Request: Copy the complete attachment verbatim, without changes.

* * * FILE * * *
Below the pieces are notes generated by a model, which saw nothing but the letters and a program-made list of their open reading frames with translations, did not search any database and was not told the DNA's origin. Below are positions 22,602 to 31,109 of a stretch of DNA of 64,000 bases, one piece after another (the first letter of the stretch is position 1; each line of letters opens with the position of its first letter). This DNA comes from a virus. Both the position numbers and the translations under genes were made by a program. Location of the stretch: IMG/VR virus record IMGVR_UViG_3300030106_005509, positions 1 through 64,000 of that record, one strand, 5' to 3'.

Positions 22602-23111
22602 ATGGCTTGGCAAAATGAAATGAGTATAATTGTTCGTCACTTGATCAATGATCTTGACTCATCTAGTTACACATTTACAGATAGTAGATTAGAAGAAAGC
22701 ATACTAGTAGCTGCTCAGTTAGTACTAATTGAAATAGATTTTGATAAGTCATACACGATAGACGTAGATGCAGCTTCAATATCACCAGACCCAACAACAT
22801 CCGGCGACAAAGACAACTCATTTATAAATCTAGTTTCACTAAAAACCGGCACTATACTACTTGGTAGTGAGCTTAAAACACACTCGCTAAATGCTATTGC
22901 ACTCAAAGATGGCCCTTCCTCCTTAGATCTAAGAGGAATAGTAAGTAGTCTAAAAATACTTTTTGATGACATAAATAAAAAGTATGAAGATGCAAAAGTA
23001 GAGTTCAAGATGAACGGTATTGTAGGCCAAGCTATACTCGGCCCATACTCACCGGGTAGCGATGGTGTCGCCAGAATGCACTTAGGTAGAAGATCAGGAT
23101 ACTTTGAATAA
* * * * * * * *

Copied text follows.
Below the pieces are notes generated by a model, which saw nothing but the letters and a program-made list of their open reading frames with translations, did not search any database and was not told the DNA's origin. Below are positions 22,602 to 31,109 of a stretch of DNA of 64,000 bases, one piece after another (the first letter of the stretch is position 1; each line of letters opens with the position of its first letter). This DNA comes from a virus. Both the position numbers and the translations under genes were made by a program. Location of the stretch: IMG/VR virus record IMGVR_UViG_3300030106_005509, positions 1 through 64,000 of that record, one strand, 5' to 3'.

Positions 22602-23111
22602 ATGGCTTGGCAAAATGAAATGAGTATAATTGTTCGTCACTTGATCAATGATCTTGACTCATCTAGTTACACATTTACAGATAGTAGATTAGAAGAAAGC
22701 ATACTAGTAGCTGCTCAGTTAGTACTAATTGAAATAGATTTTGATAAGTCATACACGATAGACGTAGATGCAGCTTCAATATCACCAGACCCAACAACAT
22801 CCGGCGACAAAGACAACTCATTTATAAATCTAGTTTCACTAAAAACCGGCACTATACTACTTGGTAGTGAGCTTAAAACACACTCGCTAAATGCTATTGC
22901 ACTCAAAGATGGCCCTTCCTCCTTAGATCTAAGAGGAATAGTAAGTAGTCTAAAAATACTTTTTGATGACATAAATAAAAAGTATGAAGATGCAAAAGTA
23001 GAGTTCAAGATGAACGGTATTGTAGGCCAAGCTATACTCGGCCCATACTCACCGGGTAGCGATGGTGTCGCCAGAATGCACTTAGGTAGAAGATCAGGAT
23101 ACTTTGAATAA